A Holiday Book Gift List, Part II

By Terri Schlichenmeyer
The Truth Contributor

One thin line.

There you are, you’ve just crossed off your last person, thereby finishing your Holiday Gift List for the year. But oops, you forgot that one hard-to-buy-for aunt, and you haven’t gotten anything for your babysitter. And, and, and… you’re out of ideas. So how about something to read? See if these great books don’t give you some guidance…


What has racism looked like throughout history?  Your social-justice-minded giftee will get a peek in The Stories Whiteness Tells Itself by David Mura (University of Minnesota Press).Meant for both Black and white readers, this is a conversation-starter. Wrap it up with The Hidden Roots of White Supremacy and the Path to a Shared American Future by Robert P. Jones (Simon & Schuster) for a perfectly thought-provoking gift.

No doubt, your giftee knows how life has been like since Black Lives Matter stepped into the news. In Our Shoes: On Being a Young Black Woman in Not-So “Post-Racial” America by Brianna Holt (Plume) is a book that examines the feeling further, in ways that relate to both culture and pop culture. Wrap it up with Real Friends Talk About Race by Yseult P. Mukantabana and Hannah Summerhill (Park Row Books), for a gift that takes this sometimes-squirmy subject and makes it possible to discuss.

The activist on your list wants to do best, so look for We Need to Talk About Antisemitism by Rabbi Diana Fersko (Seal Press). We discuss racism against Black people? Why not this, says the author. How else can we fight it? Pair this book with The Cost of Free Land by Rebecca Clarren (Viking), a book about a Jewish immigrant success story and what it meant to the Native Americans in their territory.

Gangbuster: One Man’s Battle Against Crime, Corruption, and the Klan by Alan Prendergast (Citadel Press) tells the story of a Denver district attorney and his efforts a century ago to eliminate the KKK and corruption. True crime fans with a social justice streak will love this book. Pair it with The Place We Make: Breaking the Legacy of Legalized Hate by Sarah L. Sanderson (Waterbook Press), the story of a woman who discovers a terrible wrong in 1851 Oregon… and then she’s related to the two men who helped the grievance happen.


For your music lover, To Anyone Who Ever Asks: The Life, Music, and Mystery of Connie Converse by Howard Fishman (Dutton) will be a welcome gift this holiday. It’s the story of a singer / songwriter who never quite made the Big Time, although her music haunted the author and spurred him to try to understand why she disappeared one day. Wrap it up with a bookmark; it’s a big book. Wrap it up with Too Late to Stop Now: More Rock ‘n’ Roll War Stories by Allan Jones (Bloomsbury). It’s a collection of tales about a genre, from someone who was there.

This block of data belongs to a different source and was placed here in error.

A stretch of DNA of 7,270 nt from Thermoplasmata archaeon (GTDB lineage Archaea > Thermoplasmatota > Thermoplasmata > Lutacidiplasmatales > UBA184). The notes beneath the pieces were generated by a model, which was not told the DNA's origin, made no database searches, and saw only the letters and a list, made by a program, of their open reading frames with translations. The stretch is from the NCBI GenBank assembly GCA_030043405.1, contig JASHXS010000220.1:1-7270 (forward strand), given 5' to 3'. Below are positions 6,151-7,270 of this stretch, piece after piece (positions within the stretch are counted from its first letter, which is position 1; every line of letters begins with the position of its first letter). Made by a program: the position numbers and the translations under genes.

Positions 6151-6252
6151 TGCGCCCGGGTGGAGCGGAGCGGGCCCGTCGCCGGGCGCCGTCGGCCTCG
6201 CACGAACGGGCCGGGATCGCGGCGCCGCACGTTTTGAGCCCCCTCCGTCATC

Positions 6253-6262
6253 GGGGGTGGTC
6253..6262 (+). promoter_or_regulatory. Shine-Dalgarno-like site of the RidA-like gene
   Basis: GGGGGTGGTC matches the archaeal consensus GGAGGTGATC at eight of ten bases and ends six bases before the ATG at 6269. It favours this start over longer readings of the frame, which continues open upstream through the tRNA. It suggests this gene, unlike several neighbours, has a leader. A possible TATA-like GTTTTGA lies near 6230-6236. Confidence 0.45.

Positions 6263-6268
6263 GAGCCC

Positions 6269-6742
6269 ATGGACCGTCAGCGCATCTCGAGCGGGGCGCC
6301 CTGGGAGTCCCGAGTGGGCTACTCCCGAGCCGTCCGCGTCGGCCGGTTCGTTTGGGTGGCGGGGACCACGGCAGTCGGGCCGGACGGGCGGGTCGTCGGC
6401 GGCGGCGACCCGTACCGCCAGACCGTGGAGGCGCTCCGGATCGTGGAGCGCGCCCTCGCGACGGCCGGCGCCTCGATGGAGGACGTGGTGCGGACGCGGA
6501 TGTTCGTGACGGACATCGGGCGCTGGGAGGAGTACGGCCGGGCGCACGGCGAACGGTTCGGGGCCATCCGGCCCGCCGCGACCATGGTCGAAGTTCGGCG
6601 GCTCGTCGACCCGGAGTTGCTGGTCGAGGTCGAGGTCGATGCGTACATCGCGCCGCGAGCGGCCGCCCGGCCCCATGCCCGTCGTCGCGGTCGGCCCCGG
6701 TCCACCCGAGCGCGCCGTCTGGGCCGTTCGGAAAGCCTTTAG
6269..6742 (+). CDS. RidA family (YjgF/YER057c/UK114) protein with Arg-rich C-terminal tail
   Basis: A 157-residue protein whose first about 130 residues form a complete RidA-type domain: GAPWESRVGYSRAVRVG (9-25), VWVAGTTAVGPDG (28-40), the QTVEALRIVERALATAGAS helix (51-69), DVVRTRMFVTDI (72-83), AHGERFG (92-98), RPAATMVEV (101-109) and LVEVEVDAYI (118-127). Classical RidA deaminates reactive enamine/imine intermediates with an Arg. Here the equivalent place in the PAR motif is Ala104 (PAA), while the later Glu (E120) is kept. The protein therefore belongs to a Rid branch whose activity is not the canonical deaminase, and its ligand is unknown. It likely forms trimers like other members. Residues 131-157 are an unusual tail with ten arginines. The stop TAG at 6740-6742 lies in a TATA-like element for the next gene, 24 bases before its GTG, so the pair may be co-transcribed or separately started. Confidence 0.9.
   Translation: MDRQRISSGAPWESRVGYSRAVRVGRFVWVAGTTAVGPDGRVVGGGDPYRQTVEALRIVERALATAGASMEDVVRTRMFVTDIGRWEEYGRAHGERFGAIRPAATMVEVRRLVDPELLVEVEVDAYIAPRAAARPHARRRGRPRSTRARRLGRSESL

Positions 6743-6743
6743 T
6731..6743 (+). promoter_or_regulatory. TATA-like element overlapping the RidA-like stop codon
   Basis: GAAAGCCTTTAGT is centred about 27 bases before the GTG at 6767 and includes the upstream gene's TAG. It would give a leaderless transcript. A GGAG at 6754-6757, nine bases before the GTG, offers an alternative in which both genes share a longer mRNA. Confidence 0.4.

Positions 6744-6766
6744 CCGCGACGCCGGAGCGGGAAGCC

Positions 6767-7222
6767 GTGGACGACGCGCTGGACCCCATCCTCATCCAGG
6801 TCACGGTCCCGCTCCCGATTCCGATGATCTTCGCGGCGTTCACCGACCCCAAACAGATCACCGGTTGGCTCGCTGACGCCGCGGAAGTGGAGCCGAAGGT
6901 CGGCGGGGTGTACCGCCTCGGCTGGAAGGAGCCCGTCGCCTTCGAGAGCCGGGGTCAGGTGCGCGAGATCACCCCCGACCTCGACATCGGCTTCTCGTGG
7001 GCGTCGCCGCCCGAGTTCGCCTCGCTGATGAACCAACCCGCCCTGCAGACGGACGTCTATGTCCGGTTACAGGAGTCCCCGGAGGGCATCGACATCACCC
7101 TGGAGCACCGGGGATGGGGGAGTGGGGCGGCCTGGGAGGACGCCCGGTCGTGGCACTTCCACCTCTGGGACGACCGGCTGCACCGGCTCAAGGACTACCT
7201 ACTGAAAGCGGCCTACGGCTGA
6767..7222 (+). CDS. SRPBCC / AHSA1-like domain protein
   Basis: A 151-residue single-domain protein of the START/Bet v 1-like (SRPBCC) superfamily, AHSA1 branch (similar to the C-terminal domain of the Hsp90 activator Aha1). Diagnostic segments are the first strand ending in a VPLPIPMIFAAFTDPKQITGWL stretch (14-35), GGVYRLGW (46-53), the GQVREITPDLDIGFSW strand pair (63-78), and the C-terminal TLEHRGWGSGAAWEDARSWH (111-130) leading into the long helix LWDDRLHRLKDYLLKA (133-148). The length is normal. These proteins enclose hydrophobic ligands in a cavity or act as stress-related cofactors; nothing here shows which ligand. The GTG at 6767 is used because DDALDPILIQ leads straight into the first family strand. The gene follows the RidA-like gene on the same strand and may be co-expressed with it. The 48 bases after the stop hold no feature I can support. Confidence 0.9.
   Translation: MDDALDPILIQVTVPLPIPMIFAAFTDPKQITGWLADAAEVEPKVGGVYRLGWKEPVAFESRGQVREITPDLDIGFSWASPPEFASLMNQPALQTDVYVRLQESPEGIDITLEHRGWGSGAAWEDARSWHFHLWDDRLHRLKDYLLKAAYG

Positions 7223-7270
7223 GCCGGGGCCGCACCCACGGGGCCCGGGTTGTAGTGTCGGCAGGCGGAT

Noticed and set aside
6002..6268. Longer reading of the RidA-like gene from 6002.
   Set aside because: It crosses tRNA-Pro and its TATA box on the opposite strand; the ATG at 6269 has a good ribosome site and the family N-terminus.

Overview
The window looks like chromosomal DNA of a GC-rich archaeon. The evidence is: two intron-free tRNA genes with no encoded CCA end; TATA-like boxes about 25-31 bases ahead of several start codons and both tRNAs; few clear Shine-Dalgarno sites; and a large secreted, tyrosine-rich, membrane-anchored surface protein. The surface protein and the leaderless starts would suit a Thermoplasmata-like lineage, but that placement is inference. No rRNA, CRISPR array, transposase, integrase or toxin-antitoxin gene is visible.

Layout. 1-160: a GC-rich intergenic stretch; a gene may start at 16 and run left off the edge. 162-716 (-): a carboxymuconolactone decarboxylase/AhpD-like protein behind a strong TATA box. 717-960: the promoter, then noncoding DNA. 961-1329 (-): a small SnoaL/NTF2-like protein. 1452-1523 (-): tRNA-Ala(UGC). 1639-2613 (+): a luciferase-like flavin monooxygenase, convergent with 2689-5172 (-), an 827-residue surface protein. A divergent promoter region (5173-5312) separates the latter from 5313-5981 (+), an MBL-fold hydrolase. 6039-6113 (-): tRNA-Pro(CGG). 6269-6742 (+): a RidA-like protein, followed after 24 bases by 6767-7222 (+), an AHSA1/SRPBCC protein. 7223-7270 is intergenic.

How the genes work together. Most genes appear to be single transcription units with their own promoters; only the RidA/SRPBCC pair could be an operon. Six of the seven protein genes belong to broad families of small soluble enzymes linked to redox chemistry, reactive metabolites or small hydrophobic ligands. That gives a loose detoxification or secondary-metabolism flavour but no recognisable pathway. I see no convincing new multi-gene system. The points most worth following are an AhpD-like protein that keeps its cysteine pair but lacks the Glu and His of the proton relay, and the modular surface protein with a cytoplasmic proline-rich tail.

Is there a Sherlockian fan on your list? Then imagine the excitement when Doyle’s World Lost & Found: The Unknown Histories of Sherlock Holmes and Sir Arthur Conan Doyle by Daniel Friedman, MD and Eugene Griedman, MD (Square One Publishers) is beneath the tree. This book fills in a lot of the cracks between the Holmes mysteries with info from the tales’ author’s life. Fans of literature will want this book, and so will Holmes readers. Wrap it up with A Mystery of Mysteries: The Death and Life of Edgar Allan Poe by Mark Dawidziak (St. Martin’s Press), the story of the great author and the how he may have met his end.

The runner on your gift list will love to unwrap Choosing to Run by Des Linden (Dutton). Linden was a Boston Marathon Champion and this is her story. If your athlete needs inspiration and a reason to lace up those shoes each morning, this book is it.

For the farmer or rancher on your list, A Bold Return to Giving a Damn by Will Harris (Viking) is a book about a farm, but also about the way things were and how they should be, the love of land, and the problems ahead with climate, raising food, and making a living.

Struggling to find the right biography for the history fan?  Try King of Diamonds: Harry Winston by Ronald Winston & William Stadiem (Skyhorse Publishing, Inc). It’s the Gilded Age story of a rags-to-riches man whose name meant “diamonds” to generations of fine jewelry-wearers, and the times in which he lived.

Here’s the book to wrap up for the feminist on your list: Young and Restless by Mattie Kahn (Viking). Here, your giftee will learn about the teenage girls who made change happen in this country: suffragettes, activists, and unsung young women who stood up for what they thought was right. Make it an even better gift by adding Women We Buried, Women We Burned by Rachel Louise Snyder (Bloomsbury). It’s a story of survival, triumph, and a deep perspective on both.

The reader who loves a good reinvention story will truly love The Many Lives of Mama Love by Lara Love Hardin (Simon & Schuster). Years ago, the author was a thief and a heroin addict and then she went to jail. Once released, she takes what she learned from the cell and uses it to do good things for herself and others. Readers who love second chances will read this gift first.


Here’s an unusual business book for the unusual business reader: Blood Money by Kathleen McLaughlin (One Signal / Atria). Donating blood saves lives. Donating blood plasma is a big business, and it’s banned in all but five countries in the world. This book will make a great gift for a business reader or for your favorite health care professional.

For the future mom or the mother-to-be who’s still trying to figure out her work situation, Carry Strong: An Empowered Approach to Navigating Pregnancy and Work by Stephanie Kramer (Penguin Life) may be the best gift ever. Bonus: case studies and real stories so the new mother can read about real life.

The future business leader on your gift list will want to own Power to the Middle: Why Managers Hold the Keys to the Future of Work by Bill Schaninger, Bryan Hancock, and Emily Field (Harvard Business Review Press).  Middle managers, as the authors argue, is no longer a throwaway position that takes pressure from above and below. Today’s middle manager is as important as everyone else in an organization, if not more so. Give this book and see what kind of a difference it makes. Wrap it up with The Unlocked Leader by Hortense Le Gentil with Caroline Lambert (Wiley), a book on being the kind of leader that people ask to work with.